We took Granvia from Auckland city out into the Waitakeres and down the steep hill to a black sand beach nestled into the cliffs, then drove it to Tauranga, ran errands there, and drove back via Auckland City in thick traffic for much of the way, thus trialling it in every terrain it’s likely to meet. Mostly we had two aboard, with luggage, sometimes one, or three. Our total hit 620km, at an average thirst of 9.3l/100km.

At all times the suspension proved compliant and comfy for passengers, while ably controlling the body size and weight to keep the driver happily confident. The turning circle is tight enough to be useful round town – for a van this wide it impressed those we carried – and it’s remarkably quiet underway. Its size will make tight car parks or narrow walled driveways tricky until the driver gets used to a 5.3-metre-long, 1.99-metre-wide (with mirrors) vehicle, and though the parking sensors are accurate, Granvia could do with a few more sensors, particular on each side.

Our tester recently spent some time in the Hiace, and can confirm that whatever Toyota did alongside simply lining the rear has very effectively soundproofed what is basically a large box. A passenger in any row, right down to the back one, was able to easily converse with the driver at speeds of up to 70kph.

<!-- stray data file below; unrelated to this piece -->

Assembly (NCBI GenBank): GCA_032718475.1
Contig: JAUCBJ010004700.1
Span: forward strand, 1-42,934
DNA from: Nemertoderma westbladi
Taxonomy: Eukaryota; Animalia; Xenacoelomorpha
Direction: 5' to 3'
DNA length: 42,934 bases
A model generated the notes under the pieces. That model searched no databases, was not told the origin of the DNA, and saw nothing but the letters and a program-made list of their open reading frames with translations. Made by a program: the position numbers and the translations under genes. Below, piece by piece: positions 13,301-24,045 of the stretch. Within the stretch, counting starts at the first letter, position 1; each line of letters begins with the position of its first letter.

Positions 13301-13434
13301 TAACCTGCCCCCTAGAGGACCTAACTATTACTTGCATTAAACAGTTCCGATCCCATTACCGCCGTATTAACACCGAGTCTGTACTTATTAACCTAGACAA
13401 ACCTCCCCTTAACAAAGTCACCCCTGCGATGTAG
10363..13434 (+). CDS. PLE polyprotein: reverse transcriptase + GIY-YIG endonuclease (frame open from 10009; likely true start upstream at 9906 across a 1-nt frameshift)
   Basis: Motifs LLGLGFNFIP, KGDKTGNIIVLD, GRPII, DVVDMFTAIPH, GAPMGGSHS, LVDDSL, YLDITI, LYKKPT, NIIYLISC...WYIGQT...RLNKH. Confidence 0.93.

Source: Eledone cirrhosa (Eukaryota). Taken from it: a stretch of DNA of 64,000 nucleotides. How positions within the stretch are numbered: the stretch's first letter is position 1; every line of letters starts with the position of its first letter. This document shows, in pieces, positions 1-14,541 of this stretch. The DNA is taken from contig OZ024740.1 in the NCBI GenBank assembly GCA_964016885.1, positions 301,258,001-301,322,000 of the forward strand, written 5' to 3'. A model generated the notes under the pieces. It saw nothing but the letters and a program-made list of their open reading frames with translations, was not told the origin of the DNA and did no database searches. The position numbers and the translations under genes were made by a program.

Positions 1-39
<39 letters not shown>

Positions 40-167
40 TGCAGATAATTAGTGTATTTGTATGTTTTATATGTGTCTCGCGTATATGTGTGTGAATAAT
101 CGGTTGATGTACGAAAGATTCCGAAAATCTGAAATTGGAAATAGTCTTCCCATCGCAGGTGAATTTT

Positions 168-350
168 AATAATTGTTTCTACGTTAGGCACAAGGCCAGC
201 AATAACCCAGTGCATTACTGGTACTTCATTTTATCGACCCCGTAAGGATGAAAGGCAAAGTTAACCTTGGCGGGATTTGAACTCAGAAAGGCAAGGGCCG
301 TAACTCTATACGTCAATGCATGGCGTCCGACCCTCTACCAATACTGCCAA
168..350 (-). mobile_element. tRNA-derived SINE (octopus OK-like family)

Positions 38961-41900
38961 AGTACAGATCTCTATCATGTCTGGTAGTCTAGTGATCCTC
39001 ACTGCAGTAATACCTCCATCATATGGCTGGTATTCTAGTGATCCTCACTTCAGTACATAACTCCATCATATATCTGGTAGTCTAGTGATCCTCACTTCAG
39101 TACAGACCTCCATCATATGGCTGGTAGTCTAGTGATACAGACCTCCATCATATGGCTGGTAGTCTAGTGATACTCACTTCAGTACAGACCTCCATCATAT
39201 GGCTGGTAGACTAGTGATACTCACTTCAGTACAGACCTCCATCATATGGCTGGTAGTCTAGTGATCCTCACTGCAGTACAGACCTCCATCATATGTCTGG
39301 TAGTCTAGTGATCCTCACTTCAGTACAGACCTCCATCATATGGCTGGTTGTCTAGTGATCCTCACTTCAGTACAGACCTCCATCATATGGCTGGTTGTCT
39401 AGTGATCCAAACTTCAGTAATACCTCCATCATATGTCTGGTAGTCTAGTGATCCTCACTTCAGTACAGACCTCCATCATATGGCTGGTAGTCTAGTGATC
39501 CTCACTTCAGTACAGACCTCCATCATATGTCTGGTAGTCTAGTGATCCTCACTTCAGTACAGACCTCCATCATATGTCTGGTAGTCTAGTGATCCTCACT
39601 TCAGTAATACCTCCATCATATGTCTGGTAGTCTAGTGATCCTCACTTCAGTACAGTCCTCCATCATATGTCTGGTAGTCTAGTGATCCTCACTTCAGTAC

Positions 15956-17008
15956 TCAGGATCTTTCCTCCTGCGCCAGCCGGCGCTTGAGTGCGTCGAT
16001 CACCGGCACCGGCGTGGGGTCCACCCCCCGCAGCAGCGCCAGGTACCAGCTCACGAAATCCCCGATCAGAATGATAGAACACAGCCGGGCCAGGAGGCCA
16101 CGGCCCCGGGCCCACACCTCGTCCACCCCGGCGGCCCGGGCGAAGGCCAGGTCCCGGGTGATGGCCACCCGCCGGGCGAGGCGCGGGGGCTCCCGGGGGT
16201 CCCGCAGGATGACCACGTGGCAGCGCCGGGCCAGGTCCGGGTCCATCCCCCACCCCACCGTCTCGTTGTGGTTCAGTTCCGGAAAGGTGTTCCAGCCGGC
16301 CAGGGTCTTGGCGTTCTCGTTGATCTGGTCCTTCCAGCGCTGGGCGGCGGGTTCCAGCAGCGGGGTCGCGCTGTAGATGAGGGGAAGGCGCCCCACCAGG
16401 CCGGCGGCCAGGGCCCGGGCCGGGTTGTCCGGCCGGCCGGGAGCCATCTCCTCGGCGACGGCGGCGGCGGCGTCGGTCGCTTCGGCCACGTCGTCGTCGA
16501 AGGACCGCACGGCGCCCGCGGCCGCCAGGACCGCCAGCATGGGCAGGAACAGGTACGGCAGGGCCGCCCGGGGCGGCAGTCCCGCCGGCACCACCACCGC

Really, the prime comment made by both testers on the Tauranga trip was that the safety systems – principally the lane departure – have clearly been tuned with cities and motorways in mind.

On a narrow, winding NZ back road, the lane departure warning is too happy to cut in, and too intrusive, quite forcibly guiding the Granvia away from the left-hand verge line. That’s fabulous if you’re fatigued or distracted on a motorway, not so fabulous when seeking a smooth line through a back road when that unplanned rightward swerve could bring one uncomfortably close to oncoming traffic.

We left the lane departure system firmly on for motorways and round town – it defaults to on after start anyway – but switched it off for back-road stretches.

Toyota may aim Granvia at corporate transport, but with such a small MPV offering – just five models from three manufacturers in the over 60K bracket – it’ll likely also appeal to the fecund, who will note four ISOFIX mounting points and our child seat tether anchor points.

At a glance

Models

Toyota Granvia

Engine

2.8 litre four-cylinder in-line common rail direct injection diesel

Price

$67,990

ANCAP safety rating

5

Power and Torque

130kW at 3,400rpm, 450Nm at 1,600-2,400rpm 

Transmission

Six-speed auto

Fuel economy

8.0l/100km

Towing capacity

1,500kg

2WD/4WD/AWD

2WD Rear

Seating capacity

8

Luggage capacity/payload

755kg payload

Safety systems

  • Reversing camera with front and rear parking sensors
  • Blind Spot Monitor
  • Rear Cross Traffic Alert
  • Trailer Sway Control
  • Nine airbags
  • Rain sensing wipers
  • Auto headlights
  • Toyota Safety Sense with Auto Emergency Braking, Lane Departure Alert, yaw assist, vehicle sway warning, road sign assist and dynamic radar cruise control